What is Negative Churn, and How Can SaaS Companies Achieve It?

What is Negative Churn, and How Can SaaS Companies Achieve It?

Negative churn is truly the holy grail of SaaS metrics. Once you have an understanding of how to achieve it, you will have unlocked virtually unlimited revenue growth potential. It’s time to stop thinking about how to reduce churn and start thinking about how to eliminate it.

Don’t get me wrong, getting to a point of net negative revenue churn is not an easy task. You’re going to have to think outside the box and trust the process. If you’re tired of settling for just getting by and ready to take your SaaS business to the next level, I’d like to take you through why net negative churn is the way to do just that.

In the next few minutes, you’re going to learn all about what exactly churn is, why you want it negative, and how to calculate it. We’ll talk about how to avoid common pitfalls that SaaS companies run into when trying to achieve a negative churn rate, and you’ll learn strategies for reaching this golden metric for your own startup.

Let’s get started.

What is Net Negative Churn?

Here’s where the fun begins. A net negative churn rate happens when your recurring revenue increases because of actions by your current customers and that additional revenue outpaces what you’ve lost from customer churn.

Put simply: when existing customers opt for upgrades, additional features, and add-ons, your MRR increases without adding new customers. When that extra revenue is more than the amount lost to churn, you have achieved net negative churn.

A bonus to this strategy is a reduction in customer acquisition costs, which doesn’t hurt the bottom line. To be clear, the goal is not to halt new customer acquisition completely. The point is that with net negative churn, you can achieve growth by focusing on customer success rather than constantly stressing about conversions.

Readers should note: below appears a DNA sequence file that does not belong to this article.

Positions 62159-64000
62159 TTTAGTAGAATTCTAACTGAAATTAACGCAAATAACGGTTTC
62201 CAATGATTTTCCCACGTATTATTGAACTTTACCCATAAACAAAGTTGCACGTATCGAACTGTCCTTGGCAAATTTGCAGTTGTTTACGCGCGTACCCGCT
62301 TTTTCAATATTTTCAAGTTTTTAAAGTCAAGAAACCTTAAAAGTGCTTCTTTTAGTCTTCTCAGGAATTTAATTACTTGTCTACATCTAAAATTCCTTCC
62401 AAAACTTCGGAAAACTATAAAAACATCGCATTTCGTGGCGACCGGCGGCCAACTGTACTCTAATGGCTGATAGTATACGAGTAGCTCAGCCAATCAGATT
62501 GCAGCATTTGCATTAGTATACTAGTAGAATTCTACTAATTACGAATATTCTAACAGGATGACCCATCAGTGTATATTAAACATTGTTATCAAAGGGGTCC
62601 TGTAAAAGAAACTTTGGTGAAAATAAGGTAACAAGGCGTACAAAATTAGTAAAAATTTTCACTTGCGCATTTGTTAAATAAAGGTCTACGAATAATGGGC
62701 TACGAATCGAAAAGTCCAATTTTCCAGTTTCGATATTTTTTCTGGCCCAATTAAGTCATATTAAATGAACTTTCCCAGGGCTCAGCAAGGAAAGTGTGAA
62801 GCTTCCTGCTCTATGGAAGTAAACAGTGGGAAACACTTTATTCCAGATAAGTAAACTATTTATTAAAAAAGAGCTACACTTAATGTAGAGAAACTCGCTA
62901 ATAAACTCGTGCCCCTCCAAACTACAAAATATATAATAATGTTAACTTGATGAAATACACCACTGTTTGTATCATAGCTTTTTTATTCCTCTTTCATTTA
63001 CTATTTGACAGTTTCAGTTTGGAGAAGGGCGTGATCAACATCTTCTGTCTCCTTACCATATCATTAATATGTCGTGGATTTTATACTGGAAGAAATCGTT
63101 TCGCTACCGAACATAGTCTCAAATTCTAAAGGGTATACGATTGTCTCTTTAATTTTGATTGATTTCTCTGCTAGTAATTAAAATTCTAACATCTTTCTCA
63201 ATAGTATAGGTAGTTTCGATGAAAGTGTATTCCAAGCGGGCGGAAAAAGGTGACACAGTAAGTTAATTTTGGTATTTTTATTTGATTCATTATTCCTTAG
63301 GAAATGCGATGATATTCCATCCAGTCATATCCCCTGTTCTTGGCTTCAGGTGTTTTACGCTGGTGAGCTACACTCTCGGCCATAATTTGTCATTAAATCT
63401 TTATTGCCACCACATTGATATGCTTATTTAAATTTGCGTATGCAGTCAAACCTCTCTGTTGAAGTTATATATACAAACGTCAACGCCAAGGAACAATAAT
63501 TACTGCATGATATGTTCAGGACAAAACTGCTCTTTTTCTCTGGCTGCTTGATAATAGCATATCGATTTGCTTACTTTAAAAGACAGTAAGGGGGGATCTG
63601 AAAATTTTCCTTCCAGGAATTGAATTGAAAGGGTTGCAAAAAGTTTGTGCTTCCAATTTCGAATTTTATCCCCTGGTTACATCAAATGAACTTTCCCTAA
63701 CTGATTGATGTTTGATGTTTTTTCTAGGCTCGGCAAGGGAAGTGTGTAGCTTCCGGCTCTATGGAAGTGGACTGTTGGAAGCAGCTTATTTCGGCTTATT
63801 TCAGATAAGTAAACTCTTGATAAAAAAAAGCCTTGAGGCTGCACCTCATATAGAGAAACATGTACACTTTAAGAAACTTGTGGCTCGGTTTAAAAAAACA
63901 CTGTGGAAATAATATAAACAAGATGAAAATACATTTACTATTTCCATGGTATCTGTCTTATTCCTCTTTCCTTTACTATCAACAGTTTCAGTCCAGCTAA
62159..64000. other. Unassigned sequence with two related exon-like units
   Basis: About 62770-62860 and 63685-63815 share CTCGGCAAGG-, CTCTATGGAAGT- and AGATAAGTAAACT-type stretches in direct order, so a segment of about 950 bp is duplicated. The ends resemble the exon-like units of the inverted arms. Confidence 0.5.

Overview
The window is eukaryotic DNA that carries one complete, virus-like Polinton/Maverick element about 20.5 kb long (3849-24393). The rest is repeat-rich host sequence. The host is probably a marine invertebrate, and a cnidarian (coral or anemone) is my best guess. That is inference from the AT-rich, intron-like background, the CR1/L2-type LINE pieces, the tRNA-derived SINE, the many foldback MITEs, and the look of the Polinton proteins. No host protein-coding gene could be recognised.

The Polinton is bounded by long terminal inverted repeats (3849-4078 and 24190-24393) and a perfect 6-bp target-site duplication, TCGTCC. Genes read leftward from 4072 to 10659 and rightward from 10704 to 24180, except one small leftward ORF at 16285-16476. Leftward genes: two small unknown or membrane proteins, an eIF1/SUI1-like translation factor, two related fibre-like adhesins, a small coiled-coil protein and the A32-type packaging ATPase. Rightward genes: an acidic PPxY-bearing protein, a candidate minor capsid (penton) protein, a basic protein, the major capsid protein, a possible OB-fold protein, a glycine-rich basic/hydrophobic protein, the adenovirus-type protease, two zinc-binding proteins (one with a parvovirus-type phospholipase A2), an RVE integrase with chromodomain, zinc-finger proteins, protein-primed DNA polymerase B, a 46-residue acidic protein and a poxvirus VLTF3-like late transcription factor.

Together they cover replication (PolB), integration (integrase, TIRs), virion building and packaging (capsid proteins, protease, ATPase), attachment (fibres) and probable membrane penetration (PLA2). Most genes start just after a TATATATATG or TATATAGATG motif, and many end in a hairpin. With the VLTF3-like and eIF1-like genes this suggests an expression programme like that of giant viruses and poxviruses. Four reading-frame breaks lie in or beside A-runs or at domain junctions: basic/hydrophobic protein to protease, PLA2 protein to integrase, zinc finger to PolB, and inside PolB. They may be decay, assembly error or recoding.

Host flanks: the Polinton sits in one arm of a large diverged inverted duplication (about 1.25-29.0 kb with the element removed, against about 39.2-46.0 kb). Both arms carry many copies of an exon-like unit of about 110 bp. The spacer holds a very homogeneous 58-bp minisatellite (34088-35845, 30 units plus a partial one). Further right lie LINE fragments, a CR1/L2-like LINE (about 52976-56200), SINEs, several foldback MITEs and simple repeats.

Customer acquisition will — and should — always be an important part of any subscription business. But SaaS companies that achieve net negative churn have breathing room and steady growth that continues regardless of their conversion rate.

Understanding Churn

In SaaS environments, churn is a fancy way of referring to loss. For example, your customer churn rate is the rate of customers you’re losing over a set period. Revenue churn is the loss of monthly recurring revenue (MRR), either by cancellations or downgrades.

Customer Churn vs Revenue Churn

When we talk about churn, we’re really talking about two primary churn metrics that measure the health of your business and its potential for growth.


Customer churn: On average, we see a customer churn rate of around 5% for most SaaS companies. Think of customer churn in terms of actions taken by your customer base that result in lost revenue. These actions can include canceling subscriptions or downgrading accounts.

Revenue (or MRR) churn: MRR churn looks at the percentage of revenue that was lost during the period as a result of customer churn. When customers don’t renew or choose to downgrade their existing subscriptions, your MRR is reduced.

Ideally, both of these metrics stay low. No one wants to see their existing customer base jump ship, and no one wants to lose recurring revenue. Keeping customer churn low involves reviewing your retention rate and analyzing what is working for your current customers. MRR churn is limited when you focus on cross-sells and upsells to make sure your customers are getting the most out of their subscriptions. You can also automate renewals to encourage customer retention for those who may not remember to renew every month.

Basic Formula for Churn Rate

To calculate your churn rate, you’ll use this formula:

(Lost Customers ÷ Total Customers) X 100 = Churn Rate

Let’s look at an example.

Your business started the month with 25,000 customers. By month’s end, you had 23,750. Your churn rate is calculated when you subtract the remaining customers by the original number of customers and then apply the formula.

(1,250 ÷ 25,000) X 100 = 5%

Your churn rate is 5%.

How to Calculate Negative Churn (with Formula)

The negative churn formula looks like this:

(Churned MRR – Expansion MRR) ÷ Last Month’s MRR

For a quick refresher, remember that expansion revenue refers to the revenue gained by upselling or cross-selling your existing customers. This relies on providing new features or additional products to subscribers. Your customer success team should be regularly reaching out to current customers to upsell or cross-sell based on customer needs.